Palmer Memorial Episcopal Church


Our Stories

Palmerage: Pilgrimage to Greece | Bonus Content!

Posted by The Reverend Ryan Hawthorne on

Palmerage Bonus Content!

Pilgrimage is a weird concept because the pilgrim retreats from their own world often in the hopes of entering a world past. Pilgrims immerse ourselves in the stories and site of ancient, medieval, and modern times. We desire a taste, touch, encounter with the holy, to be pulled from our own time into a time when gods clashed, miracles abounded, dragons breathed fire, and sacrifices of lamb, ox, and human flesh appeased deities and soothed their anger. We travel great distances physically in order to come closer to past times, leaving our own world behind.

And yet. Even on pilgrimage the world continues to turn, wars continue to wage, historic buildings burn down, nations attack others, children call asking for more screen time, and our emails still follow up with requests for meetings. Time never stops and the pilgrim is never far from their own world even if they’ve traveled halfway across the globe.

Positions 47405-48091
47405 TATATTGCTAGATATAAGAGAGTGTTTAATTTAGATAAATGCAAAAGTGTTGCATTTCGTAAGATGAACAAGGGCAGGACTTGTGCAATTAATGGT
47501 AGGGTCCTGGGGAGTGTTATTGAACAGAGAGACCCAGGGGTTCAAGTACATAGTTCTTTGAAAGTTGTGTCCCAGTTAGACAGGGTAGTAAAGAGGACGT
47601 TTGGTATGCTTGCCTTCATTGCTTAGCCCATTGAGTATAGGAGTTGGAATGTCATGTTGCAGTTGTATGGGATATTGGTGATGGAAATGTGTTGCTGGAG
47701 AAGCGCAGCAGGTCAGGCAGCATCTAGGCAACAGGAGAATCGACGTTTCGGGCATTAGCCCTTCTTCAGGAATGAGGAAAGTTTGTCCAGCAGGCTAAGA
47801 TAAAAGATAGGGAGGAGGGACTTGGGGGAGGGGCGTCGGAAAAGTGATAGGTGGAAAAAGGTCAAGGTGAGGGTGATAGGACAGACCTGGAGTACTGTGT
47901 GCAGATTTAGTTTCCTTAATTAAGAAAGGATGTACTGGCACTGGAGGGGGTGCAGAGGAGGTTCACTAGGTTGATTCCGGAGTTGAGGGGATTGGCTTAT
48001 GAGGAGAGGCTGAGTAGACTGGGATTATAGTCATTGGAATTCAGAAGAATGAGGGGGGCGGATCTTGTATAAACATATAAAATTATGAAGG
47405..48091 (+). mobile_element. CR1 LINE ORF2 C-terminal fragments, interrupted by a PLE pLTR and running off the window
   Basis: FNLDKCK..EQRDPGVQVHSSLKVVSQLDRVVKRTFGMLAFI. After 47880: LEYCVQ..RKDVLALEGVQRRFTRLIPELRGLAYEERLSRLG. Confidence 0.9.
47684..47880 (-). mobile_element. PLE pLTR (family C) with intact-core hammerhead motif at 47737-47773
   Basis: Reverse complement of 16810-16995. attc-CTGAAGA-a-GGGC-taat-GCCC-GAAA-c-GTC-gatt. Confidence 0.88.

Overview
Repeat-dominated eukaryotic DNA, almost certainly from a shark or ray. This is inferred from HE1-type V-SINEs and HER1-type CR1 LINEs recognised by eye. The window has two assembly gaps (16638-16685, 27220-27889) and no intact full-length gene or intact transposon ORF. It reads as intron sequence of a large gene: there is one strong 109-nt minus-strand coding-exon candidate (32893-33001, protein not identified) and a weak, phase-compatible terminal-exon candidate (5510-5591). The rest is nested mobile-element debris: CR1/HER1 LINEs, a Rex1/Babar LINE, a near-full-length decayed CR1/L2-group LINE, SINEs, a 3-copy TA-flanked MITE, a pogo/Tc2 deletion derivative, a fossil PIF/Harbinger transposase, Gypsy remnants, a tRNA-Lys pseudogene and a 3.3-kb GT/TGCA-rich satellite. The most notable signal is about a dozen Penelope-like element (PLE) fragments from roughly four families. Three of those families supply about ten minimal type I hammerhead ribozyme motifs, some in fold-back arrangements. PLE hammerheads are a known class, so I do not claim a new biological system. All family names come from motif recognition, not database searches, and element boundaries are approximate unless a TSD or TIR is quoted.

Perhaps this is the way it should be. Maybe encountering the holy means holding the past and present in each hand, honoring both, knowing we cannot hide or escape to the past in order to keep present horrors or demands at bay. 

Jesus turns his face to Jerusalem in pilgrimage for the Passover and in preparation for his death. During Holy Week we are pilgrims with Jesus, immersing ourselves in his footsteps from triumphal entry, to sitting at table with his friends, to the cross. And finally, we meet Christ with Mary Magdalene in the garden, facing an empty tomb. 

Pilgrimage transfigures our hearts. We become crossroads of the past and present, recognizing the Holy is in this world, unique to no particular time. simply waiting for each of us to look for her.